The average human heart has to beat 42 million times a year, which means that if it were replaced with a machine with a lot of moving parts, it would quickly wear out, said Dr. William Cohn, chief medical officer of BiVACOR, the company working on the new bionic heart.
Instead, BiVACOR, headquartered in Houston at the Texas Heart Institute, is developing the first device of its kind to have only one moving part, which propels blood through the body instead of pumping it.
"The device has performed in many respects better than any artificial heart anybody has come up with in the last 50 years," Cohn said, adding that he and his colleagues consider it the "first legitimate shot on goal for a permanent mechanical replacement for the failing human heart."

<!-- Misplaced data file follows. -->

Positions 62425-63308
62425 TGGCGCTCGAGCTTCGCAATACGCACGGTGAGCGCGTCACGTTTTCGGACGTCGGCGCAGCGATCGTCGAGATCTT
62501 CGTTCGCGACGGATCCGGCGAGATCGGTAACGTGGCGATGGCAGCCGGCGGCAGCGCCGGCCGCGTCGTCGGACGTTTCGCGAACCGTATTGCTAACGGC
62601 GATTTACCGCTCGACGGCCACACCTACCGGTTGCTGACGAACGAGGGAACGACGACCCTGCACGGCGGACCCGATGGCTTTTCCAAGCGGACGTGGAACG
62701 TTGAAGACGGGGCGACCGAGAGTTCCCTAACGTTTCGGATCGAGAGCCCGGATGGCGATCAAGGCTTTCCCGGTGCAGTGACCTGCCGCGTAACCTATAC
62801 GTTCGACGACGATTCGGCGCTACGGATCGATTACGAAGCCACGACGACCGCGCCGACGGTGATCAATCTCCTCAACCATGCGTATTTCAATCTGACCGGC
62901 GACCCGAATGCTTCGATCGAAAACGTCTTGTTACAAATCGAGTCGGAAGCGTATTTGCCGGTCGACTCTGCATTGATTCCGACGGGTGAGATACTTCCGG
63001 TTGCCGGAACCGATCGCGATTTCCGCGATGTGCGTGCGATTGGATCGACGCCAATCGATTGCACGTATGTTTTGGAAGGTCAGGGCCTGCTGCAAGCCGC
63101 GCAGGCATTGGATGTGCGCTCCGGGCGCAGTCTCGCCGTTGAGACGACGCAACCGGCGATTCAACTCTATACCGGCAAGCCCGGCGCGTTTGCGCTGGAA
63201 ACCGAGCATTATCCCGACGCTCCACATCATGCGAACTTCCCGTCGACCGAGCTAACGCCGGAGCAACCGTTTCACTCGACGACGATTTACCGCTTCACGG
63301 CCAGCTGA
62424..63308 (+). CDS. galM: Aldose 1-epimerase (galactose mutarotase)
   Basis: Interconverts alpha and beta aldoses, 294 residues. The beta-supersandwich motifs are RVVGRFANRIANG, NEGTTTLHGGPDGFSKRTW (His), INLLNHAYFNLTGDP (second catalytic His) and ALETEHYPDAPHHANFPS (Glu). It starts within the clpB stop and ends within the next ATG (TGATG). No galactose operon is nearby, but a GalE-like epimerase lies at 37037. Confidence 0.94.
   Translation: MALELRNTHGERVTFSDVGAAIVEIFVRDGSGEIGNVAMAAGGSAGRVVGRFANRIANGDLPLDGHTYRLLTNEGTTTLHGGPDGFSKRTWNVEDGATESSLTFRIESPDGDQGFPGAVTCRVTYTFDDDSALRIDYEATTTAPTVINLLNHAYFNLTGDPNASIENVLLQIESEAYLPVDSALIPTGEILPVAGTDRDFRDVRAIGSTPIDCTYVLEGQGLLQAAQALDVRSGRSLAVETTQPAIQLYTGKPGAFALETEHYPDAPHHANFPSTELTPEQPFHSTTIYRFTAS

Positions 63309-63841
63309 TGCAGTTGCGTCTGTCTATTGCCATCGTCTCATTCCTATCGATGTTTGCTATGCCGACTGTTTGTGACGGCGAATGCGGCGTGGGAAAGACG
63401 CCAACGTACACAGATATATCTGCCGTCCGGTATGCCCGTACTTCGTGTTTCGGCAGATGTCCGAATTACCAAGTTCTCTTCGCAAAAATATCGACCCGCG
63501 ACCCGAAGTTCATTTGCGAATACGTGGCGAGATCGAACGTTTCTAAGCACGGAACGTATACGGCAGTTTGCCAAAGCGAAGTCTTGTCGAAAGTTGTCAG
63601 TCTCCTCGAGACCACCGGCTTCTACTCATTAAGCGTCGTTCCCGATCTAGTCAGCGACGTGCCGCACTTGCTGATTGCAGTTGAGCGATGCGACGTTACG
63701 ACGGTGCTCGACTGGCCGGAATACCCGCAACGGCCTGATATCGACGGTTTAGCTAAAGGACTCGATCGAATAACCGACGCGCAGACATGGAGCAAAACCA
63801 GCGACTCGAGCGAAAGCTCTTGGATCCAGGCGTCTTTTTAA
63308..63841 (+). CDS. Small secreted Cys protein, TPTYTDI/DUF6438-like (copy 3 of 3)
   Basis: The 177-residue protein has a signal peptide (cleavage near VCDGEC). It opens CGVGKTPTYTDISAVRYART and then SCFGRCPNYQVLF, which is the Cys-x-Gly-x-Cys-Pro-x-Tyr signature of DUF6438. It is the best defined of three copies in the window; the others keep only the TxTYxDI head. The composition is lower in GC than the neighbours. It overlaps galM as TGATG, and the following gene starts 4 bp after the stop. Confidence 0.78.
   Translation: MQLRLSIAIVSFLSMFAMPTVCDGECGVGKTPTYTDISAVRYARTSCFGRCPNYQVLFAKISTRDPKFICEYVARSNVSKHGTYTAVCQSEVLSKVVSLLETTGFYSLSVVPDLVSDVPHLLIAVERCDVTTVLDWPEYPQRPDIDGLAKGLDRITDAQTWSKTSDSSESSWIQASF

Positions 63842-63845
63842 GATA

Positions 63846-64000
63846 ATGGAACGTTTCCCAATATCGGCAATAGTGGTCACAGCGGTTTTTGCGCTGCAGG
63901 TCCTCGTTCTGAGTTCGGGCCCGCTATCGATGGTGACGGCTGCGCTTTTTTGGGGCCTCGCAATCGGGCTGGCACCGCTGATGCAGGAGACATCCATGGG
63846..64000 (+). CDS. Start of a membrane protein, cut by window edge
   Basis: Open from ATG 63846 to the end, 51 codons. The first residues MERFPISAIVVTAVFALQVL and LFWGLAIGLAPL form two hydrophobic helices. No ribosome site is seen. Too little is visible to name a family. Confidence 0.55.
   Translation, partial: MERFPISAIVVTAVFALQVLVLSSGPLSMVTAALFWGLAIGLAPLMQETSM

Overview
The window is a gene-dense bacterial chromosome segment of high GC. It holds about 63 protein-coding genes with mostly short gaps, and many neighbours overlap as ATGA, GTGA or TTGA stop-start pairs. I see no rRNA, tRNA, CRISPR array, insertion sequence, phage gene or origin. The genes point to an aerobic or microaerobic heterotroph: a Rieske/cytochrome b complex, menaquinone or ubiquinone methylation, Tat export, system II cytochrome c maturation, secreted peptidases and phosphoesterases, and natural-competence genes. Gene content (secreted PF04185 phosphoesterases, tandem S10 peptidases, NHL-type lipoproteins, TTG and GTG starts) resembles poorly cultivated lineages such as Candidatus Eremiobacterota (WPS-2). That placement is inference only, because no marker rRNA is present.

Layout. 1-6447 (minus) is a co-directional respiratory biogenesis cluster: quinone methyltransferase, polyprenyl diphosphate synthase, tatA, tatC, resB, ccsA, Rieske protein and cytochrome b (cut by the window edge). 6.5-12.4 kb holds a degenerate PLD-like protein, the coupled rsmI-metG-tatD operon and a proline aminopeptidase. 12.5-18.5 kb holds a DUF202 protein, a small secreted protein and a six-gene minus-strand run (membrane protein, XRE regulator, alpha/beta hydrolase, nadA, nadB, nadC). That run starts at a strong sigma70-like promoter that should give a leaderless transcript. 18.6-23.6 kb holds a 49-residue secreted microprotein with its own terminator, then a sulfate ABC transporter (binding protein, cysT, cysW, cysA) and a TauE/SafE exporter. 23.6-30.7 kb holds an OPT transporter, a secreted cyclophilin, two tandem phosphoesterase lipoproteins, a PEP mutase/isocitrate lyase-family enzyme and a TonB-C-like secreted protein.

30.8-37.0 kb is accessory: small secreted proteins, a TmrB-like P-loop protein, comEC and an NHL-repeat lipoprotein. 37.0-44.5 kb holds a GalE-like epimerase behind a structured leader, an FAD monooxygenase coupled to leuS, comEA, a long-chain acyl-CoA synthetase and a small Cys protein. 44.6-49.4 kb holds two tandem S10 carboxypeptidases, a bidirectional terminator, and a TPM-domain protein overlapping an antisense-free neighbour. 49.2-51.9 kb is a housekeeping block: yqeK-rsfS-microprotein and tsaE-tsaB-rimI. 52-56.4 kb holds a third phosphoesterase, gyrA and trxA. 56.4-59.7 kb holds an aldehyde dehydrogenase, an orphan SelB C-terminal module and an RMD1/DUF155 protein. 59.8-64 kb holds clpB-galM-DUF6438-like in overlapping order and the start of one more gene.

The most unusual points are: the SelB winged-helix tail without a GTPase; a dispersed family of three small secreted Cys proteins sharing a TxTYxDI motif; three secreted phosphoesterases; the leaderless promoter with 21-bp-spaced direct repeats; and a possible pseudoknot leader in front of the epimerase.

When Australian researcher Daniel Timms came to him three years ago looking for a new home for his project, Cohn said he knew it was something special, even though Timms didn't have a working prototype at the time. Researchers around the world had been working on the project for Timms without pay, and they all relocated to Houston, Cohn noted.
Now, the BiVACOR team has developed a working prototype and put it into large animals, he said. They're able to walk on a treadmill and live for a month before the team culls them to examine the heart's effect on their liver, brain and other organs.
The heart is about half the size of a soda can, Cohn said. It has a spinning disk with fins suspended by two magnetic fields so that it's never touching anything.
There are 4,060 people currently awaiting heart transplants in the United States and 39 more awaiting heart-lung transplants, according to the Organ Procurement and Transplantation Network. Overall, there are 123,289 people waiting for organs in the United states, and an average of 21 people die each day waiting for transplant.